The Old Farmer’s Almanac also notes that Native peoples would give distinctive names to each reoccurring full moon to mark the change of seasons. As such, many of these names arose when Native Americans first interacted with colonialists. 

The October moon will be at its fullest in Vancouver on Thursday, Oct. 1 at 2:05 p.m. 

Stargazers should opt to travel as far away from city lights as possible in order to avoid light pollution that will obscure the clarity of heavenly bodies. While this works best in more remote places, anywhere that has a higher elevation will also provide more ideal viewing conditions.

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Dozens of McGill students living in student neighbourhood test positive for COVID-19 – Yahoo News Canada

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Dozens of students at McGill University are testing positive for COVID-19 according to their peers, but the university is not counting most of those cases in its official tally, because they happened off-campus.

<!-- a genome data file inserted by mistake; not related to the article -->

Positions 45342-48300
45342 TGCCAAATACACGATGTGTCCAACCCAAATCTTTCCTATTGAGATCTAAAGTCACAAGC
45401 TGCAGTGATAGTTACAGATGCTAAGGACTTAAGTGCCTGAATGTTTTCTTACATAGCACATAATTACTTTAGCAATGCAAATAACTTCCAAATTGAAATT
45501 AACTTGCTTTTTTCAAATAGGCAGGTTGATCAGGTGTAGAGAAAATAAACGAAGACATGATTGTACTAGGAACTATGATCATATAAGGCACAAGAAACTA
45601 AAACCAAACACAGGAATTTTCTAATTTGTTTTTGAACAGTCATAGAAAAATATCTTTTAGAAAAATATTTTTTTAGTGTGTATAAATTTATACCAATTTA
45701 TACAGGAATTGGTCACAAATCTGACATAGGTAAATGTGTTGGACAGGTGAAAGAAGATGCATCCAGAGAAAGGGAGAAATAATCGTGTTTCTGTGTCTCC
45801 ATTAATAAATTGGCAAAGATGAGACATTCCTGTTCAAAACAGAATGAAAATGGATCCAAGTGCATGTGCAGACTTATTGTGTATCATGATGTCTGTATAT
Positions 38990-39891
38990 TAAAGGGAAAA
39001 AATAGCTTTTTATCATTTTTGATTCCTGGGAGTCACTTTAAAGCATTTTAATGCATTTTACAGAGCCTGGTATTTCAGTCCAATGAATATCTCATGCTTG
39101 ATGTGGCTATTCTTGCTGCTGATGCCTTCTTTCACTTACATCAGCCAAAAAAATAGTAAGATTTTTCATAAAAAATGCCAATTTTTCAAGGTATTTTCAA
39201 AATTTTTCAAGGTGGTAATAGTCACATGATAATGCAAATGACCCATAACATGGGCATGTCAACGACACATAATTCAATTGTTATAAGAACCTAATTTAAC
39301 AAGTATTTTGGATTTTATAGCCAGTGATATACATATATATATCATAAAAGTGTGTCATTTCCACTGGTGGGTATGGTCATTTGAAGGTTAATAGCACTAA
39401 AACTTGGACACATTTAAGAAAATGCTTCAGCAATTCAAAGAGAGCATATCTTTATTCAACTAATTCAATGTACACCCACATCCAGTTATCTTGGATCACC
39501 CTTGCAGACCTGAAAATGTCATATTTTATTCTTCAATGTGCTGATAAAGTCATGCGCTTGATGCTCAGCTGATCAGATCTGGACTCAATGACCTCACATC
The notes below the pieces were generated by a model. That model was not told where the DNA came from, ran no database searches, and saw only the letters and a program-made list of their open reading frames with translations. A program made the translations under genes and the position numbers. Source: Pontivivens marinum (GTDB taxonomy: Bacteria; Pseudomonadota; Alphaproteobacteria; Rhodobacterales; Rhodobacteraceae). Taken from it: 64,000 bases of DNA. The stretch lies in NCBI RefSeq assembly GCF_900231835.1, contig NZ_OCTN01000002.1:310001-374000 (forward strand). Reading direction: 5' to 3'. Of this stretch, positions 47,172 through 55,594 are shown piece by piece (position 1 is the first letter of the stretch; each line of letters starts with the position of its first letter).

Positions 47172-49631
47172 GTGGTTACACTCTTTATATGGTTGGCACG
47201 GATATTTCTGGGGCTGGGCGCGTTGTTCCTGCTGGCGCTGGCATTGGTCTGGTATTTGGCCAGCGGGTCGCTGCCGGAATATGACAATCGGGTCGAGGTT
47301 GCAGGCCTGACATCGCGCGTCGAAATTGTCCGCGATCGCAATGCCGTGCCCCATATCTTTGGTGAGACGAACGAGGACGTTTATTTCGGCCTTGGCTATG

Jacob Rothery, a student living in the so-called McGill ghetto in Montreal’s Milton Park neighbourhood next to the university, tested positive for COVID-19 this week. So did his three roommates.

Rothery says he knows of at least 20 other students who tested positive, and suspects more numbers are going to come from the popular and crowded student neighbourhood.

“There were a decent amount of students going to student bars,” he said. “And then on top of that, you don’t necessarily know who the people that you think you’re in your bubble with are seeing, so they could be seeing a bunch of other people, who are putting themselves in riskier situations.” 

Rothery says he and his friends did not violate public health guidelines, but that didn’t stop an outbreak in his group of friends.

“People may have had it, but had no symptoms. So they had no reason to get tested. And then you have gatherings that aren’t that big, maybe fifteen people or 10, but those 10 people see other people and their bubbles are a lot bigger than they think they are,” he said. 

Submitted by Jacob Rothery

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Submitted by Jacob Rothery